An example of a complete composition is the Seikilos epitaph, which has been variously dated between the 2nd century BC to the 1st century AD.Three hymns by Mesomedes of Crete exist in manuscript.The introduction of figured bass (or "throughbass") notation in the Baroque era marked the beginning of the first compositions based around chord progressions (a key method for popular music songwriters in the 20th and 21st century).In the classical period (1750–1820) and the Romantic music era (1820–1900), notation continued to develop as new musical instrument technologies were developed.In modern notation they simply serve as an optional reminder and modal and tempo directions have been added, if necessary.In Papadic notation medial signatures usually meant a temporary change into another echos.Ancient Greek musical notation was in use from at least the 6th century BC until approximately the 4th century AD; several complete compositions and fragments of compositions using this notation survive.
With exception of vú and zō they do roughly correspond to Western solmization syllables as re, mi, fa, sol, la, si, do.
The Delphic Hymns, dated to the 2nd century BC, also use this notation, but they are not completely preserved.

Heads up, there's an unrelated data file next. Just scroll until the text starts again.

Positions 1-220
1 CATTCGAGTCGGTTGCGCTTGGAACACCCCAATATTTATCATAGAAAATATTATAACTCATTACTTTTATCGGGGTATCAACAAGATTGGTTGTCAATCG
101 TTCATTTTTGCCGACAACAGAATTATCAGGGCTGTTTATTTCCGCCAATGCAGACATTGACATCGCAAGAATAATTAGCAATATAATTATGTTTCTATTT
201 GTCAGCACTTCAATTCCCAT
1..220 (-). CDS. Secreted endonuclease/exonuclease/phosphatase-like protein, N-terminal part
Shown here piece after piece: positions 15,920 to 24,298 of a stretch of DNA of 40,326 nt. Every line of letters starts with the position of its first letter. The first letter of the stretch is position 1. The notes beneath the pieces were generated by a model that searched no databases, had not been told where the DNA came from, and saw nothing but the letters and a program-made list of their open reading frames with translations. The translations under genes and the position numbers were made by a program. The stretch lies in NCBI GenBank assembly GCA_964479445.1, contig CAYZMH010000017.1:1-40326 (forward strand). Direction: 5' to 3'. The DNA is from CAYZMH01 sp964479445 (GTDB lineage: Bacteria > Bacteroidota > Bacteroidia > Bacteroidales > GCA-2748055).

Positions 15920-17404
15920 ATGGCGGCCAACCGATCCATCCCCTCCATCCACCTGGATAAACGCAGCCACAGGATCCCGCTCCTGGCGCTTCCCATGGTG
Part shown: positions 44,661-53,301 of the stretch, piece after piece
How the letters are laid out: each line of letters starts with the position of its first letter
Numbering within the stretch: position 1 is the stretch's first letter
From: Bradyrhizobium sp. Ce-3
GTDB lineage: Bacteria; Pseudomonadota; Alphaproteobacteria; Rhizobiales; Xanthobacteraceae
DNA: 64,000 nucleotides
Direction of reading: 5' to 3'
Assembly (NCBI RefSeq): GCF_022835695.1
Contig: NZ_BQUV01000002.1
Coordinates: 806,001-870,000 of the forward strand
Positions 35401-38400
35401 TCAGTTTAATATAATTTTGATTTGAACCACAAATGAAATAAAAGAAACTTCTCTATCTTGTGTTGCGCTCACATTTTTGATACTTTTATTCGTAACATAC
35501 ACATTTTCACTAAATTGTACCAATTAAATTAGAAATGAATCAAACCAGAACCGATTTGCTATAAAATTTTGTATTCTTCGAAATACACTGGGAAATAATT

Ancient Greek notation appears to have fallen out of use around the time of the Decline of the Roman Empire.
Originally this key or the incipit of a common melody was enough to indicate a certain melodic model given within the echos, despite ekphonetic notation further early melodic notation developed not earlier than between the 9th and the 10th century.
Like the Greek alphabet notational signs are ordered left to right (though the direction could be adapted like in certain Syriac manuscripts), the question of rhythm was entirely based on cheironomia, well-known melodical phrases given by gestures of the choirleaders which existed once as part of an oral tradition.Today the main difference between Western and Eastern neumes is that Eastern notation symbols are differential rather than absolute, i.e.